After our Texas summer camps last year, my family traveled to New Mexico for an outdoor adventure with our own kids. I took this picture of a sign posted in our hotel room in Silver City. We had just come out of the Gila Wilderness where we hiked 13 miles round trip to a magical hot springs way back up in the mountains. It was not a well-marked trail. We ascended a mountain ridge, followed it for a couple of miles, then switched back down into a narrow canyon cut by a small but swift river. Directions to the springs said, “you’ll cross the river some 15 times.” We lost count, and got off track, and wondered whether certain crossings counted as “crossings”. We thought we’d get to the springs in time to soak our tired bones before setting up camp. Nope. We had to give up, pitch the tent, and then find the springs in the morning. It was worth every single scratch, blister, and missed river crossing. Since it was early in the morning, we had the springs to ourselves. They were a perfect 94 degrees and we could have stayed there all day. 

The Gila Wilderness, designated in 1924, is our country’s oldest wilderness area. It’s not as famous as some of our other wild spaces, but you won’t find a lovelier place. It’s got the majesty of the mountains and the tranquility of high desert mixed with the funky vibe of New Mexico. I love it.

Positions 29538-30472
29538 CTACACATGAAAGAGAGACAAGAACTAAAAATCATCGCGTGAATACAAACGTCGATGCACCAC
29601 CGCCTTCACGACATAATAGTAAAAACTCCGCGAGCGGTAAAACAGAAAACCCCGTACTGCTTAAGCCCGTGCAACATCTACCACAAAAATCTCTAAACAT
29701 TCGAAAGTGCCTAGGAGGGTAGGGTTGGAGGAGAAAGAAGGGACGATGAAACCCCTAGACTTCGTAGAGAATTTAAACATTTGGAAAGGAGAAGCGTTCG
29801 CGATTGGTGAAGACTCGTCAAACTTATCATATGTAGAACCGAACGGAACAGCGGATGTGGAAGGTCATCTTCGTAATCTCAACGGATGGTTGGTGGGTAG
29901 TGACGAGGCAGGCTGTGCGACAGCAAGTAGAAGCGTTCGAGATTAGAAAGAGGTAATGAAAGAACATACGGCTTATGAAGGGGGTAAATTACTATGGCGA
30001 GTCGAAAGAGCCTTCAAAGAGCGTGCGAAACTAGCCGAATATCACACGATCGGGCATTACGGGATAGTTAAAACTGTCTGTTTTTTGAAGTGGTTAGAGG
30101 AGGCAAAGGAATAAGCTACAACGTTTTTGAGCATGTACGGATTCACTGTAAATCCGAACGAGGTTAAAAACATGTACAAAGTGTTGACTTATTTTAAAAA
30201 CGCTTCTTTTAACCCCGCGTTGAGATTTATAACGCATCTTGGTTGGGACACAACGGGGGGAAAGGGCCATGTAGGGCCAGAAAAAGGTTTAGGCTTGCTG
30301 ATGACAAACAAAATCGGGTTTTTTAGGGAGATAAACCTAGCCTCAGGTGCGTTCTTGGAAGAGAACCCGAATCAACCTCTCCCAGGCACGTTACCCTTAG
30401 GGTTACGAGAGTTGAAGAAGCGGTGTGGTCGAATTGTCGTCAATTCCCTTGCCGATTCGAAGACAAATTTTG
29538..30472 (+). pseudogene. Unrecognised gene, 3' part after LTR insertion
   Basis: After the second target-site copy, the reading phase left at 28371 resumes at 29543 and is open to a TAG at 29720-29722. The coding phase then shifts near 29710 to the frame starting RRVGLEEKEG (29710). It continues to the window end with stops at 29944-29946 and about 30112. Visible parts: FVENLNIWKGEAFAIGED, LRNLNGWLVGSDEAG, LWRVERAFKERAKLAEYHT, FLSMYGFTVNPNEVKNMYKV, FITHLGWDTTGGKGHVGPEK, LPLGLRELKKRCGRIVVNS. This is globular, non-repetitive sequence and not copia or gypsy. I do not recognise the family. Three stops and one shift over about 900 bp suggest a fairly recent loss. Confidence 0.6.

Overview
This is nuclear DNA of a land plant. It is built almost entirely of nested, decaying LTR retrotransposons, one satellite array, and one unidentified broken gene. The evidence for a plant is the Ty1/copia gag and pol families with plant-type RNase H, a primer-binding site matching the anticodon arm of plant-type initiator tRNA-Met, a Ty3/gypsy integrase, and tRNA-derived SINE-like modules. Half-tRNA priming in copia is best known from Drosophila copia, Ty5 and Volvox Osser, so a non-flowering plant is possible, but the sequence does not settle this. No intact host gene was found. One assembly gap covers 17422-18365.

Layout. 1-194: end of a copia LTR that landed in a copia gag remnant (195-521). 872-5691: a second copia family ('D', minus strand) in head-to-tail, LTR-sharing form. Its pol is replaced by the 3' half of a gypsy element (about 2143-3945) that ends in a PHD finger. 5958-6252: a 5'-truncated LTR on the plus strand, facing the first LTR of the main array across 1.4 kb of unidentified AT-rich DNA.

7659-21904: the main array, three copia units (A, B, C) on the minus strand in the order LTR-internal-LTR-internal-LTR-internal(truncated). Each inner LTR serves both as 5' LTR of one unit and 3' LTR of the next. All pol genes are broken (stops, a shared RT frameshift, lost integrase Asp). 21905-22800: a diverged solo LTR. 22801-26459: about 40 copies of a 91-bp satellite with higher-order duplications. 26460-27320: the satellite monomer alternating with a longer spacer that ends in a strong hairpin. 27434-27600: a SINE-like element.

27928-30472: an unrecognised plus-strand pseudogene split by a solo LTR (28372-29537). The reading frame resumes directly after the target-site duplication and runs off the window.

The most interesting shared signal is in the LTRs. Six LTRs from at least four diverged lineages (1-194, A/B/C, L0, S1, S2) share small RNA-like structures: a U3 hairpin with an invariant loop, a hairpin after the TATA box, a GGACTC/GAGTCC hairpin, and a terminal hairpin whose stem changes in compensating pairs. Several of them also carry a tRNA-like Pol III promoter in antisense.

That doesn’t mean I wasn’t bone-tired when we checked into the Palace Hotel in Silver City. But you know how after you’ve been on a long back-country hike, you feel clean afterwards? (Not physically. Obviously. We were disgusting.) I mean that you feel like you’ve reset yourself. Like a snake, you needed to scratch up against some logs and rocks to shed something old and ugly that you didn’t even know was weighing you down.

That’s how I was when I read The Travelers sign.

“We are all travelers. From ‘birth until death’ we travel between the eternities. May these days be pleasant for you, profitable for society, helpful for those you meet, and a joy to those who know and love you best.”

If you’re ever in Silver City, please stay at the Palace Hotel. They offer an historic old building, uniquely quaint rooms, and a beautiful blessing to see you through your travels.